Hand hygiene 'too complex for doctors'

6th of June 2014
Hand hygiene 'too complex for doctors'

An Australian study has revealed doctors at most public hospitals are failing to follow national hand hygiene guidelines.

This is because the current five-step approach is too complex, says Professor Mary-Louise McLaws, an infectious diseases expert at the University of New South Wales.

Her study focused on how regularly health workers wash their hands before seeing a patient, which is the first hand-hygiene opportunity in the five-step plan adopted in Australia in 2009.

The approach should be simplified to focus on washing hands before and after seeing each patient, says Prof McLaws, who has published a report in the Medical Journal of Australia.

Human instinct, she says, will take care of other protocols, such as washing after coming into contact with bodily fluids.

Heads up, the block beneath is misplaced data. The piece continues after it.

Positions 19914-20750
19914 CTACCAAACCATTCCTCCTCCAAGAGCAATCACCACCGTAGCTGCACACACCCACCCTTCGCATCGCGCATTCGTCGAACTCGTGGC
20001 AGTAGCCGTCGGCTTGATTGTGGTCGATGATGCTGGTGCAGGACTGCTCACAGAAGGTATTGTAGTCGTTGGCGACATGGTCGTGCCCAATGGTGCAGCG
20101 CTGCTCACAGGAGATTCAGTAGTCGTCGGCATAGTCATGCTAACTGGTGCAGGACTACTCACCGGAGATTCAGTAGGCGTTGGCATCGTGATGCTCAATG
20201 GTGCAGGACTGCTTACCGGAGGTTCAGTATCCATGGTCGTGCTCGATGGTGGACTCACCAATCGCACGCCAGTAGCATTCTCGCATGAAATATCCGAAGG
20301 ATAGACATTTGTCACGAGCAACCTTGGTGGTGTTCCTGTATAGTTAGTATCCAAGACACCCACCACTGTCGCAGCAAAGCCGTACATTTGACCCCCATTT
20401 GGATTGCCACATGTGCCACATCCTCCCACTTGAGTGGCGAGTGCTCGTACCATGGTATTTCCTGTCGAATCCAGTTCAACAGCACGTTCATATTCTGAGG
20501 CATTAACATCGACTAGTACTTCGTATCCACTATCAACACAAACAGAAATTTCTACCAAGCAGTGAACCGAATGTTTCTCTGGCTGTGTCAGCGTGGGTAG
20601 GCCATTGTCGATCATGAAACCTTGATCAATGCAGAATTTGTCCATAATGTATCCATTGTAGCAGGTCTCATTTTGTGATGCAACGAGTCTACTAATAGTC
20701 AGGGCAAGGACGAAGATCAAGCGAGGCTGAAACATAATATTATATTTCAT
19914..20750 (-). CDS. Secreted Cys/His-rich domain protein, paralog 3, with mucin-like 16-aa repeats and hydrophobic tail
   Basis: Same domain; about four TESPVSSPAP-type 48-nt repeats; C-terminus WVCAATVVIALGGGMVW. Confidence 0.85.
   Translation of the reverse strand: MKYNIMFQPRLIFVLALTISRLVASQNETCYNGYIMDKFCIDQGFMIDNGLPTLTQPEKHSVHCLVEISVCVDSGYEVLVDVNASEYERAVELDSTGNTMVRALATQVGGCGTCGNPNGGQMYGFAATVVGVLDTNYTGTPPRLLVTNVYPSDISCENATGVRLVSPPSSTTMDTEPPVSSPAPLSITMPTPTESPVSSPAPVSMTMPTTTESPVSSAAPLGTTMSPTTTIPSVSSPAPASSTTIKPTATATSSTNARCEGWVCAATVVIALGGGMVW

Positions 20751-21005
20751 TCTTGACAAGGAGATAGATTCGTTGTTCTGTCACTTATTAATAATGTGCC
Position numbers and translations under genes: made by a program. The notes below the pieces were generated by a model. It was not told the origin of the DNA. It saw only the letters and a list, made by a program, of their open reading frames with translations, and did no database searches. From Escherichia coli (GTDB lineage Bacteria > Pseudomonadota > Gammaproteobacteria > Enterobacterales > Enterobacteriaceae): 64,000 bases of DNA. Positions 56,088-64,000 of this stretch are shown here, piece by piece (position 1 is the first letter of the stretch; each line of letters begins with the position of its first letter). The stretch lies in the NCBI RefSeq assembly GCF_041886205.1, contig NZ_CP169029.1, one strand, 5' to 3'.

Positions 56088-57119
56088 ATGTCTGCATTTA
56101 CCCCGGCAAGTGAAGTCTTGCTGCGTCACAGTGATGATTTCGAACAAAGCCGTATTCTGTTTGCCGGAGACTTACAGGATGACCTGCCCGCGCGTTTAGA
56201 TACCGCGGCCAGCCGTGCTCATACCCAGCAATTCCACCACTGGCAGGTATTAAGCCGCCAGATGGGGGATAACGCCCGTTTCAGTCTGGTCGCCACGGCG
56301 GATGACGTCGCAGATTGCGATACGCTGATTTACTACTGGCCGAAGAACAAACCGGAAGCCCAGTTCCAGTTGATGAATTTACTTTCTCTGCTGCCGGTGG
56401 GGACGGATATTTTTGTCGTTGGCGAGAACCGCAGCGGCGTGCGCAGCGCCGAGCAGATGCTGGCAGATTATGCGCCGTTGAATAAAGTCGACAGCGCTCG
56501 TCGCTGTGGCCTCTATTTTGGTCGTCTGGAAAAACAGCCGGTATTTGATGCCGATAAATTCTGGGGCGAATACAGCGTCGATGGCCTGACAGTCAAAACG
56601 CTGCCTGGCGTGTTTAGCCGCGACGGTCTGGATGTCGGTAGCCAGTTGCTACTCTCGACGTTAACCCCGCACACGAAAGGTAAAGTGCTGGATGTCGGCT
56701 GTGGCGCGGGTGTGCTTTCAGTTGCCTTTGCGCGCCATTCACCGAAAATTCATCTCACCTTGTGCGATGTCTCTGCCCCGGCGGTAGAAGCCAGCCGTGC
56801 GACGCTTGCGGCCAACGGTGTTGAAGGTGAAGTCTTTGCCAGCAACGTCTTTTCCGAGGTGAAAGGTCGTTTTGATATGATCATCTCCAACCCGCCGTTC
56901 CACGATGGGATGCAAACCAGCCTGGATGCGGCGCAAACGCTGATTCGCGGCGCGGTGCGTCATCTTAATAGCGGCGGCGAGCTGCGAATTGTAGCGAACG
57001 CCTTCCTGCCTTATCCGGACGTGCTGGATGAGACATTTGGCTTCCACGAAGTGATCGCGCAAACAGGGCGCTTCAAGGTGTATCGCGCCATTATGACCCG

"We need to simplify it," said Prof McLaws. "Five behaviour changes were thrown at the doctors and nurses all at once.

"The nurses got it. They are exemplary compared with doctors. But they work in teams and support each other."

Prof McLaws also says the way compliance is audited also needs an overhaul. Auditors and other health workers should be empowered to intervene politely if they see a colleague breaching hygiene guidelines. "We have neglected to help doctors change their behaviour," she commented.


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